Teradek Bolt 500 LT

The Bolt 500 LT receiver was mounted on the top of the Wooden Camera cage and connected via 3G-SDI cable to Blackmagic Video Assist 7-inch monitor, which was our director’s monitor. The cool thing about the Teradek Bolt 500 LT system is that it can transmit to a total of 4 receivers at a time.

Since we already used the LT RX on the director’s monitor, the focus puller used the SmallHD FOCUS Bolt RX, which has its own Teradek receiver built-in, which was super nice as it saved me running another cable from the RX to the monitor and also powering the RX separately. The SmallHD FOCUS BOLT RX is all one unit, so you just pop-in a Sony NP-F style battery on the back, pair the receiver and you are good to go.

Having a single transmitter and getting signal to 2 separate monitors wirelessly was a huge plus.

And speaking of pairing – that’s really easy too. Even for someone like me, who is new to using a Teradek system. The interface on the transmitter is really simple; you get 4 indicator LEDs, a 3G-SDI input, a 3G-SDI output and a 2-pin LEMO-style power connector on one side, and an ON/OFF switch, a reset switch, as well as a USB port on the opposite side.

Pairing the Teradek Bolt 500 LT RX and TX was simple and it requires the following steps.

  1. Mount the TX on the side of the camera
  2. Run the included D-tap to Lemo power cable and get power from the HawkWoods V-mount battery bracket
  3. Connect the MON SDI output of the camera to the 3G-SDI input of the TX
  4. Mount the RX on the side, back or above the monitor/cage – but be sure not to obstruct the antennas and to keep them and always the receiver mounted vertically
  5. Connect the RX to a monitor with a 3G-SDI input via the supplied SDI cable
  6. Access the RX menu via the side joystick
  7. Select the appropriate geographical region – EUROPE, US, etc.
  8. Go to the Pairing menu and initiate the TX/RX pairing process.
  9. On the TX use a paper clip to gently press the Reset button for 2 seconds, which makes the TX discoverable by the RX
  10. You’ll see the LINK LED blink and then go solid blue, which means you have transmission

If you also want to also PAIR with a SmallHD FOCUS BOLT or equivalent monitor with a built in RX, then:

  1. From the touchscreen – swipe from left to right to access the Settings
  2. Go to INPUT menu – select Wireless mode (this will automatically un-tick HDMI)
  3. Select appropriate region where you are based
  4. On the TX use a paper clip to gently press the recessed Reset button for 2 seconds, which makes the TX discoverable by the RX
  5. Go to PAIR menu and it finds the TX, select PAIR
  6. After a few seconds (10-30 seconds) you will get a pairing confirmation
  7. Ensure the LINK status LED on the TX is solid and verify that the feed is coming on the SmallHD FOCUS Bolt monitor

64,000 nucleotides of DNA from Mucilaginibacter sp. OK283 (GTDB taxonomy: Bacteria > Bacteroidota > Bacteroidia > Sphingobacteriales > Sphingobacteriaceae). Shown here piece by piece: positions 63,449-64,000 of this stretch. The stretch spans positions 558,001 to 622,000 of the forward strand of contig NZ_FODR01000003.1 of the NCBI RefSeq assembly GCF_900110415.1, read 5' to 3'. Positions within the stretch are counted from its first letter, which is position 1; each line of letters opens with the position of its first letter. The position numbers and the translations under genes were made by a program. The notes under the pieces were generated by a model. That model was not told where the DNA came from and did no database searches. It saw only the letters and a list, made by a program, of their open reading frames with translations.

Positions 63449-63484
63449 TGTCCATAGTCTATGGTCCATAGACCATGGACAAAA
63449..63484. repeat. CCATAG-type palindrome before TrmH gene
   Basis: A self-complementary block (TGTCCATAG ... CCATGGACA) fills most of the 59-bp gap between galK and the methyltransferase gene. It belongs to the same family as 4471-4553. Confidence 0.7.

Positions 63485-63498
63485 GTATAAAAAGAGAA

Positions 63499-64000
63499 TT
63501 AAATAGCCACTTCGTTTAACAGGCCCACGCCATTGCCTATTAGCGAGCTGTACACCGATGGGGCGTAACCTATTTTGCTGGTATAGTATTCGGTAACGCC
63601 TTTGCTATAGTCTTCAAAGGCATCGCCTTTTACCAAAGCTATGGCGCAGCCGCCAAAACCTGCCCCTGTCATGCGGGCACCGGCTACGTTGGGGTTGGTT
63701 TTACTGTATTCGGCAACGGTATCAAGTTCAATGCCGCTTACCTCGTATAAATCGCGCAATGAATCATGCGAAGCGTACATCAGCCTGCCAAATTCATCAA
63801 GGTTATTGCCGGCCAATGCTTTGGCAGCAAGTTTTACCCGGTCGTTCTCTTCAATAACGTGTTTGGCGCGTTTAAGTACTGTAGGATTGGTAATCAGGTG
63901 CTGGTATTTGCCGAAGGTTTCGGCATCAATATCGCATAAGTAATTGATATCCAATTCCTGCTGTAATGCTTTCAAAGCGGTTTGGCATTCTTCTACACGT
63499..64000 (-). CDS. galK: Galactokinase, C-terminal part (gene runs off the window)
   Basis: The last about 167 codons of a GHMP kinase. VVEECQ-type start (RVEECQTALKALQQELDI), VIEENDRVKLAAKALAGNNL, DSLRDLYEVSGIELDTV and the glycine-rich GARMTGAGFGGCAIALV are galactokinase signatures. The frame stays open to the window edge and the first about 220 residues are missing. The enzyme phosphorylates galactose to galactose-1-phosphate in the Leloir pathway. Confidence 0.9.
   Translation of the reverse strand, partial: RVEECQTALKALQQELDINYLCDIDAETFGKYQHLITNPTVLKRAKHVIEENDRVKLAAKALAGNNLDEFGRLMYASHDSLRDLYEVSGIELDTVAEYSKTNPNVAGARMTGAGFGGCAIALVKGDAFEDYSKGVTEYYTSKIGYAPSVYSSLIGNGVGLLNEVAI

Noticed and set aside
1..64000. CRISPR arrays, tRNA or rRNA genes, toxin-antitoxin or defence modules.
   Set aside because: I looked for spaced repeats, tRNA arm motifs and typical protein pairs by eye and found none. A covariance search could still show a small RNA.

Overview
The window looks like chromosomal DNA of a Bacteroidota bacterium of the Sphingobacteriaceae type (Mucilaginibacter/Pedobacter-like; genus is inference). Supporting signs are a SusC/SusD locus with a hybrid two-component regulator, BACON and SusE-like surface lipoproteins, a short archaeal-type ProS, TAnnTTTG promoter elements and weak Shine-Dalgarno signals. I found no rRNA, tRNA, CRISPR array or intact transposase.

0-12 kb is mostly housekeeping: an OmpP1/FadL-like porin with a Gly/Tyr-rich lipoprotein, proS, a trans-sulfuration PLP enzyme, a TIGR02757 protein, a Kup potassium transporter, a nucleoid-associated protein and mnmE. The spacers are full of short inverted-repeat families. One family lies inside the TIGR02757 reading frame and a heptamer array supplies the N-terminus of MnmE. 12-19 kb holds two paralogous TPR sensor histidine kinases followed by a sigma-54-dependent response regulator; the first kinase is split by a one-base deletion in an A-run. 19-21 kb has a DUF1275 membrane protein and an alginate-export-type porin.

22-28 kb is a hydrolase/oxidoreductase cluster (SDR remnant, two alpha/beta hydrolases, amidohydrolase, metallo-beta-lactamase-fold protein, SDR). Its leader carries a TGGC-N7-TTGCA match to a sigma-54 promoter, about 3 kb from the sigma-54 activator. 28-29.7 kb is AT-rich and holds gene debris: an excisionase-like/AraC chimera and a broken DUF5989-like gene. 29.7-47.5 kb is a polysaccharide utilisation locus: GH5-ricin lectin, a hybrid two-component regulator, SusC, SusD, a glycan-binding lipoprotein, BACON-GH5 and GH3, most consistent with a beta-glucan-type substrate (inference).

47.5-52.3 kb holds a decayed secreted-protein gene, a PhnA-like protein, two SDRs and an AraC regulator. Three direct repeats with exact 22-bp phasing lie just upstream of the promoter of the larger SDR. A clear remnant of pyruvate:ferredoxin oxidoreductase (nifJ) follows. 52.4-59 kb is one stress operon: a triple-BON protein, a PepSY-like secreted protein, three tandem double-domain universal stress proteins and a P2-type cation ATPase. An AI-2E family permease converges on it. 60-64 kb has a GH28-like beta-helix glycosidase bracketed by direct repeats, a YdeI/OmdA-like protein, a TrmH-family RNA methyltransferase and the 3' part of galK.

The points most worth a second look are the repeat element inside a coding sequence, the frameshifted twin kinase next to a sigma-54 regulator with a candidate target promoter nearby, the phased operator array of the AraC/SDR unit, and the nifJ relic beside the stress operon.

Important note about pairing Bolt 500 LT TX, RX and SmallHD Focus BOLT – make sure you have access to a 3G SDI monitor and use the same regional settings – US, EUROPE etc. across all devices!

I wanted to see if I can initially pair the SmallHD FOCUS BOLT, which has a built in RX, with the BOLT 500 LT TX without connecting the RX to a separate 3G-SDI monitor.

When I selected the EUROPE region in the FOCUS BOLT menu, I couldn’t get it to pair with the TX. This was because the Bolt 500 LT TX and RX were previously set to the US region. This is important for regulated 5GHz frequencies, and unless all three devices – the Bolt 500 LT TX, the RX and the SmallHD FOCUS BOLT were all set to the same region – no pairing was happening. Makes sense, but when you don’t have a 3G-SDI monitor to check the region of the Bolt 500 LT TX/RX, you won’t know what region your TX/RX are on.

Soon I found out, that I need to have an SDI capable monitor to access the menu on the separate RX but in those days before before prep, we had not picked-up yet our Director’s Monitor (a 7-inch Blackmagic Video Assist 4K) from a local rental house, which made pairing the TX a bit of a challenge; I only had a small, off brand HDMI 5-inch on camera monitor with me, which was not going to work with this setup.

Once we got our SDI monitor, all was fine – I got into the RX menu, changed the regional settings to EUROPE, and then using the PAIR menu via the joystick on the side of the RX, paired the TX and the RX. Then, all I had to do was also pair the SmallHD Focus BOLT, which was a breeze thanks to its intuitive touch screen menu, which you can see in the video review above. (Funny thing was that it also worked when I set all devices to a US region, but then flipped it to the compliant European region, since I wanted to be compliant and to make sure I didn’t run into any frequencies issues on set). 

Blind Spot Gear’s Power Junkie supplying juice to the Bolt 500 LT TX

Power Options

The Bolt 500 LT comes with a 2-pin LEMO to D-Tap power cable and its own 3G-SDI cable to get the feed from the camera.

We used a Hawk-woods V-mount battery plate with a total of 5x D-tap outputs for powering accessories, which came in really handy. One of D-Tap outputs was mounted on the top of the plate, and 4x on the back of the plate – one went to power the camera, the 2nd output to the Teradek Bolt 500 LT transmitter via the supplied cable, and we also used a 3rd D-tap to power the Teradek RT brain, which drove the lens motor (I will post a separate review of the Teradek RT in the upcoming days).

Regardless of the camera you are using, whether an ARRI, RED, Panasonic, Sony, Canon, or Blackmagic Design, the Teradek Bolt 500 LT is super easy to power – as long as you have a D-tap output either from the battery itself – my CoreSWX PowerBase EDGE has a couple of D-taps out, or from the V-mount or Gold mount distributor plate, you can supply juice to the Bolt 500 LT transmitter.

One alternative way to power the Teradek Bolt 500 LT transmitter (as was my backup plan, in case the V-lock plate or any of the V-mount batteries with built-in D-tap outputs all of a sudden went kaput) was to use a special D-Tap to DC Barrel connector cable I ordered from a third party cable specialist online and get power from the Blind Spot Power Junkie, which uses Sony NP-F batteries. The Power Junkie is nifty little battery adapter that you can use to power compact accessories, your mirrorless camera, action camera, and/or a smartphone.